‘And have we anything new to say to-day? Have we found any substitute at all?

‘The next time you sing Dr. Newman’s hymn “Lux Benigna,” — “Lead, kindly light,” — remember this old Assyrian!

‘Now I propose to talk to your children about those things in some way or other which they can understand, so that they may appreciate a little, perhaps, what they have come from, and may not be fooled too much by the racket, by the maddening slam-banging and apparent speed of the present; by people making deafening noises and proposing impossible things. It’s slow — it’s fearfully slow — it will never be anything but slow!

‘For instance, suppose we were talking about the Nile. I should hope to make them visualize that old Nile, so slow and so muddy, but so beneficent to Egypt just because it was slow and muddy. It was opaque, and it was full of fecundity. Things grew because of it, things grew amazingly, and see what happened: Egyptian civilization brought forth its fruit in its season.

‘Now, whether this Egyptian civilization was worth all the time spent on it, they will have to determine themselves after they know more about it.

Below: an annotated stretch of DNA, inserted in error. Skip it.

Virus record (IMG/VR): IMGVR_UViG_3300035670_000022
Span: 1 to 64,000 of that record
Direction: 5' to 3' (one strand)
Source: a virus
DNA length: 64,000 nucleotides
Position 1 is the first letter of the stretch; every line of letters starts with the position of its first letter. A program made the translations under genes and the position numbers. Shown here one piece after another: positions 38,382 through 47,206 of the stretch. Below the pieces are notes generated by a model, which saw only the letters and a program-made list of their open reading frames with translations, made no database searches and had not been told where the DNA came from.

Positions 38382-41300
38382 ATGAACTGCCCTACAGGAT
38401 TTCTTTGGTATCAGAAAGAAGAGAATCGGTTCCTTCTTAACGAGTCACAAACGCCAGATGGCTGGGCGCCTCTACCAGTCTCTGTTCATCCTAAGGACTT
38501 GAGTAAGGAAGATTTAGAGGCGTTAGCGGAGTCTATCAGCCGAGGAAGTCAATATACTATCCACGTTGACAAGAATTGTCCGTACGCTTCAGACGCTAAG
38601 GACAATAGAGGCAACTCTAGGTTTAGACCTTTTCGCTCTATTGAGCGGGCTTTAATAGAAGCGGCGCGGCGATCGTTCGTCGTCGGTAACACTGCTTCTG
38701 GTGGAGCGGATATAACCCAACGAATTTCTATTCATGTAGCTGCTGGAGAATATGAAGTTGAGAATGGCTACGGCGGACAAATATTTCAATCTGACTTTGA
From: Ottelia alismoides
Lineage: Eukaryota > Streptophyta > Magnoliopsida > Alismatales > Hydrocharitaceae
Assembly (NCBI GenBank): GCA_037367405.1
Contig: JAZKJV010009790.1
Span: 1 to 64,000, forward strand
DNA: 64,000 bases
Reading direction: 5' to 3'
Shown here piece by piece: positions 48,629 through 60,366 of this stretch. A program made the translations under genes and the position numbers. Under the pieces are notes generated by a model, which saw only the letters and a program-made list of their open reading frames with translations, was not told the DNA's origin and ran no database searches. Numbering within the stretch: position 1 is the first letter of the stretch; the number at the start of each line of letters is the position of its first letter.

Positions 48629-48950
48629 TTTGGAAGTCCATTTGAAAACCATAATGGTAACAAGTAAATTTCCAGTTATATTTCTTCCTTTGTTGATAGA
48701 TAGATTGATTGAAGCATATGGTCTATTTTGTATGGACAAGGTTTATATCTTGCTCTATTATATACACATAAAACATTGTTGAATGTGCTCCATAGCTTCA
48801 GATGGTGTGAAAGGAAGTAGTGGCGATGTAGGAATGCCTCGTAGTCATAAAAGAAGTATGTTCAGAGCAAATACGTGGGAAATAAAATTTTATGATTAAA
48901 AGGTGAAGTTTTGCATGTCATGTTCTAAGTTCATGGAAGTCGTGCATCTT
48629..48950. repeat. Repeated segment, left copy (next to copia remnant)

‘Civilizations happen just the way the Nile mud happens — there is no choice about it. They are deposits; and if, out of all the mixture of mud and water, passions and tears, and centuries of sunlight to stew in and to bake in; if, after all the frenzies and terrors of conflict, the endless and deadly toil of generations of slaves, there is a residue of something very precious and very rare as a contribution to the human spirit, to science and to art and to religion, then it was worth while — and they will see that there was.

‘They are going to tell me all about it. They are going to write delightful essays on that subject; they are going to museums and libraries; they are going to have a perfectly grand time living in old Egypt if we — you and I — will assist them a little.